Damage detection at storey and element levels of high-rise buildings: a hybrid method

Quy Thue Nguyen Q. T. N. , LİVAOĞLU R.

NEURAL COMPUTING & APPLICATIONS, vol.34, no.15, pp.12765-12788, 2022 (SCI-Expanded) identifier identifier

  • Publication Type: Article / Article
  • Volume: 34 Issue: 15
  • Publication Date: 2022
  • Doi Number: 10.1007/s00521-022-07111-w
  • Journal Indexes: Science Citation Index Expanded (SCI-EXPANDED), Scopus, Academic Search Premier, PASCAL, Applied Science & Technology Source, Biotechnology Research Abstracts, Compendex, Computer & Applied Sciences, Index Islamicus, INSPEC, zbMATH
  • Page Numbers: pp.12765-12788
  • Keywords: Structural health monitoring, High-rise buildings, Vibration-based damage detection, Damage localization, Artificial neural networks (ANN), NEURAL-NETWORK, IDENTIFICATION, MODELS
  • Bursa Uludag University Affiliated: Yes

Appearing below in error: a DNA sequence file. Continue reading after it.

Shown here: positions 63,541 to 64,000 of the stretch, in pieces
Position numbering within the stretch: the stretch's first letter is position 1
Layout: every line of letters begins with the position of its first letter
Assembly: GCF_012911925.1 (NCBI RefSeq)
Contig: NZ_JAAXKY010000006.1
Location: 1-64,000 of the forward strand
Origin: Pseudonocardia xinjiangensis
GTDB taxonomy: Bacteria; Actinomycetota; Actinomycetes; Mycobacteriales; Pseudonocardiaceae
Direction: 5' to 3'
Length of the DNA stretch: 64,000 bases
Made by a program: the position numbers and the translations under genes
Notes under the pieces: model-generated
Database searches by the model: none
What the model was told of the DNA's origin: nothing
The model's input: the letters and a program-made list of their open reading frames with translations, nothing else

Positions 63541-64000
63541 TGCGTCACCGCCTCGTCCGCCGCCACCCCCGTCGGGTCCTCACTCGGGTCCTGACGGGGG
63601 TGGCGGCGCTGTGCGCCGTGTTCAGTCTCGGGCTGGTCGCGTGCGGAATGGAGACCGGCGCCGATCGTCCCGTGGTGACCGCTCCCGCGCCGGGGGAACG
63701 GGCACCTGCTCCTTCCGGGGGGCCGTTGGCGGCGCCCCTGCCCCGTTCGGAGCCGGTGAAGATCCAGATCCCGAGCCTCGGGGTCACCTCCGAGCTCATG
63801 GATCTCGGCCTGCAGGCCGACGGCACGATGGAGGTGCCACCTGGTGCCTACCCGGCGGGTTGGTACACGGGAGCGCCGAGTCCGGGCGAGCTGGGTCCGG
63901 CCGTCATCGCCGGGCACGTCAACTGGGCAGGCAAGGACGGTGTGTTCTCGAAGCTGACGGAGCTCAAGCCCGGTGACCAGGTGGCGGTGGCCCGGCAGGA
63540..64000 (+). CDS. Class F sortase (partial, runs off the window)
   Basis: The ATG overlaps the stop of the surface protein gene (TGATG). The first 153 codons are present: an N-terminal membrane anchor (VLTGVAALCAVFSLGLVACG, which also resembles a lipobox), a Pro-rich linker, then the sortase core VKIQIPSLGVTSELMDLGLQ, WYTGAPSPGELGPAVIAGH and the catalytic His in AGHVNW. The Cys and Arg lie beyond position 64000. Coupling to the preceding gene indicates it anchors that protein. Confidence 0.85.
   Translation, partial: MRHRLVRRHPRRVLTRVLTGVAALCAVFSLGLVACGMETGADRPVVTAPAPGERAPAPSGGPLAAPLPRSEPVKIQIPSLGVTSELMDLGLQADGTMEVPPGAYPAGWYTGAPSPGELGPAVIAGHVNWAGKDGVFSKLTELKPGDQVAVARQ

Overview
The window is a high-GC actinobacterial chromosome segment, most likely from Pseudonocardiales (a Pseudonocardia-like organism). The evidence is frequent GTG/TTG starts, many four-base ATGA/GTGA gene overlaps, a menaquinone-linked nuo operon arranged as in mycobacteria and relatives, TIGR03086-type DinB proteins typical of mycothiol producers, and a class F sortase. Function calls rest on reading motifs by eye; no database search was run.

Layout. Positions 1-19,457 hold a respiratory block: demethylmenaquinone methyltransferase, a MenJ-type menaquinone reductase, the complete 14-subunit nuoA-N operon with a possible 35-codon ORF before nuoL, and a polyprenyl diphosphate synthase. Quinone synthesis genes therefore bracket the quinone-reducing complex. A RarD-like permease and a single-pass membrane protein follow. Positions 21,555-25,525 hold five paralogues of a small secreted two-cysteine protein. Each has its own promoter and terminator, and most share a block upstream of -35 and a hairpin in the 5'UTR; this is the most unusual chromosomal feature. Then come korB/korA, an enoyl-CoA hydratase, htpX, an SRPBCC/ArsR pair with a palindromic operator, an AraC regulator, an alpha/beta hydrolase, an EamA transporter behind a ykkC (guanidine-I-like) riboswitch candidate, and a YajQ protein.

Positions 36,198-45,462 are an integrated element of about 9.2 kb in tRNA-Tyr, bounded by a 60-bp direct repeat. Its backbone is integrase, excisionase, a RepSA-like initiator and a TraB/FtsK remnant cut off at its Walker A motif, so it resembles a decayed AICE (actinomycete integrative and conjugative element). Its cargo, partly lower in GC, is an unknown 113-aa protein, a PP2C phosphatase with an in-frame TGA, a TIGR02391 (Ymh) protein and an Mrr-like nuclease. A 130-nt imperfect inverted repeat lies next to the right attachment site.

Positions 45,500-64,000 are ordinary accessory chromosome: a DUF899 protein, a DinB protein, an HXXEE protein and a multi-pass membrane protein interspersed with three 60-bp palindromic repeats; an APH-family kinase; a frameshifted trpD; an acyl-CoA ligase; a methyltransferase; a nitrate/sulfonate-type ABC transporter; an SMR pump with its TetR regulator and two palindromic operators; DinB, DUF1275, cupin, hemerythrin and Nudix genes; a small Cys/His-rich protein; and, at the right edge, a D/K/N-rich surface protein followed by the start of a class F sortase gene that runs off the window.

Storey-level detection of high-rise buildings has become a subject of focus but still inadequate, whereas element-level detection is by far not reached because of the complexity of tall buildings, especially in a three-dimensional (3D) problem. In this study, element-level detection of two 3D 30-storey 90-m-high RC buildings (symmetrical and asymmetrical) composed of 2880 degrees of freedom (DOFs) is aimed. Only one biaxial accelerometer per floor is required to measure lateral displacements, making the number of measured DOFs equal to about 2% of the full system. To circumvent the complicated problem, a two-step procedure is proposed to detect damage at storey and then element levels. The backbone idea lies in the similarities in terms of bending behaviour at low modes between tall buildings and beam-like systems. Particularly, in Step 1, in each direction, a full 3D building is approximately simplified to a beam-like system using the Guyan static condensation procedure based on the measured DOFs. Thereafter, an eigenvalue problem-based inverse solution is implemented directly on the simplified system to detect damaged storeys using only the first two bending modes. In Step 2, an artificial neural network model is designed to indicate ruined shear walls and columns focusing only on the preliminarily identified storeys, effectively reducing the number of desired variables. Only modal data at the lowest three swaying modes are accounted for. As a result, storey- and element-level detection is accurately achieved as long as the identified modal data are noise-free or low-level noise polluted.